Petro Poroshenko, whose fortune is estimated at some $1.3 billion, is one of the richest men in Ukraine and best known as the owner of the popular Roshen brand of chocolates. But the 48-year-old future president is also a savvy and experienced politician, who has held ministerial posts in several of Ukraine's governments in the past 15 years.
In 2000, Poroshenko was a founding member of the Party of Regions, the political machine that brought ousted President Viktor Yanukovych to power. A year later, however, Poroshenko broke ranks with President Leonid Kuchma and became a leading supporter and financial backer of Viktor Yushchenko's Our Ukraine party.
He backed the Orange Revolution in 2004-05 and served in Yushchenko's government. In 2009-10, he was foreign minister.
Poroshenko was named trade and economic-development minister under President Yanukovych in 2012. He held the post for eight months before returning to parliament as an independent deputy from the central city of Vinnytsya. Although he is believed to have financially supported the Euromaidan protests, he did not play a leading role in the demonstrations.
Perhaps the high point of Poroshenko's performance in the latest political crisis came on March 12.
That night, Poroshenko visited the Crimean capital, Simferopol, in a quixotic bid to prevent the peninsula from holding a referendum on joining Russia. Widely seen amateur video showed the stoic Poroshenko walking through the dark streets of the city being hounded by hundreds of chanting, pro-Russian demonstrators:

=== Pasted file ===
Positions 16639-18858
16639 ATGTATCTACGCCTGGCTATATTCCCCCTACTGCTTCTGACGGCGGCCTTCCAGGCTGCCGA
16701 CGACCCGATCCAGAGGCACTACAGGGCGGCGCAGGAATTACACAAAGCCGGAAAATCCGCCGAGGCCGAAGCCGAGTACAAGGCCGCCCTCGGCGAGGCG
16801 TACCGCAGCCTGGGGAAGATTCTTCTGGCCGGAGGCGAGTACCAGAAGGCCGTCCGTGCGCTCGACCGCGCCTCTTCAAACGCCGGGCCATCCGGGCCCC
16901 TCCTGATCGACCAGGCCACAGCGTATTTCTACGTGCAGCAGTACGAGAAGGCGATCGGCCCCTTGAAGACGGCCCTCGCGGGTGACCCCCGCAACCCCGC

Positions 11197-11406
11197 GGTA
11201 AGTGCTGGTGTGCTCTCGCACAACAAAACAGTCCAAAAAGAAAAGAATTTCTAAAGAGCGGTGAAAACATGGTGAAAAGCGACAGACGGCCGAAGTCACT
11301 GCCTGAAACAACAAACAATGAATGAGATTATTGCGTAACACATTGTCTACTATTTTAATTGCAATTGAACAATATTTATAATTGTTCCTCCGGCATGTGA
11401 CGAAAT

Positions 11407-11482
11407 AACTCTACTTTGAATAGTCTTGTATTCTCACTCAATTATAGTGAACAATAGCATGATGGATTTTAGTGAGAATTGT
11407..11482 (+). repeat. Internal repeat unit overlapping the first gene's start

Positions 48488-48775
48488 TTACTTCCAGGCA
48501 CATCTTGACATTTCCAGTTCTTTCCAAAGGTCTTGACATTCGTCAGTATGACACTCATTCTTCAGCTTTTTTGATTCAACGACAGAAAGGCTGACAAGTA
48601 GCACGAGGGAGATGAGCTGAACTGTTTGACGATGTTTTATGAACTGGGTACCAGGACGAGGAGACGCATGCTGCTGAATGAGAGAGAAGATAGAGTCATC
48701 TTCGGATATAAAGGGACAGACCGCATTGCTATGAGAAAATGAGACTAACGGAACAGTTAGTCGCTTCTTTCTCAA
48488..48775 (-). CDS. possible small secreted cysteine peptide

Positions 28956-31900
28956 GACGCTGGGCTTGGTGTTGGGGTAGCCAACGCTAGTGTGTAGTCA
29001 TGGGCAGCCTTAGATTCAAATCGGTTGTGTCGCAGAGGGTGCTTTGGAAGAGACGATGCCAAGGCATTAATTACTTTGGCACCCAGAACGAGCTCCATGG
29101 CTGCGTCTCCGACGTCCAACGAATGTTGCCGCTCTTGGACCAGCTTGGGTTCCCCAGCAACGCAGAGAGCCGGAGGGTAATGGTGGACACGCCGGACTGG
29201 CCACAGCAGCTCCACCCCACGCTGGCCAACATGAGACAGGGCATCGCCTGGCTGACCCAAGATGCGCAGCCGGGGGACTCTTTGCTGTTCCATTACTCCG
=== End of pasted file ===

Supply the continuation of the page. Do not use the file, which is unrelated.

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That night in Simferopol may have elevated Poroshenko to the front ranks in the eyes of many Ukrainians, according to Andreas Umland, associate professor of political science at Kyiv-Mohyla Academy, "Him being chased by these pro-Russia militiamen or Russian soldiers -- that, perhaps, played a role in making him look credible and a serious politician and not just an oligarch."
Poroshenko has been a consistent supporter of Ukraine's integration with the European Union, and he gained public sympathy when Russia embargoed his Roshen chocolates in a trade war targeted against him. When he was foreign minister, Poroshenko advocated Ukraine's NATO membership, although he did not make that position part of his presidential campaign.
RFE/RL Russian Service correspondent Vladimir Ivakhnenko contributed to this report. This piece was excerpted from a previously published piece titled "Petro Poroshenko: Ukraine's Shadowy Man Of The Hour"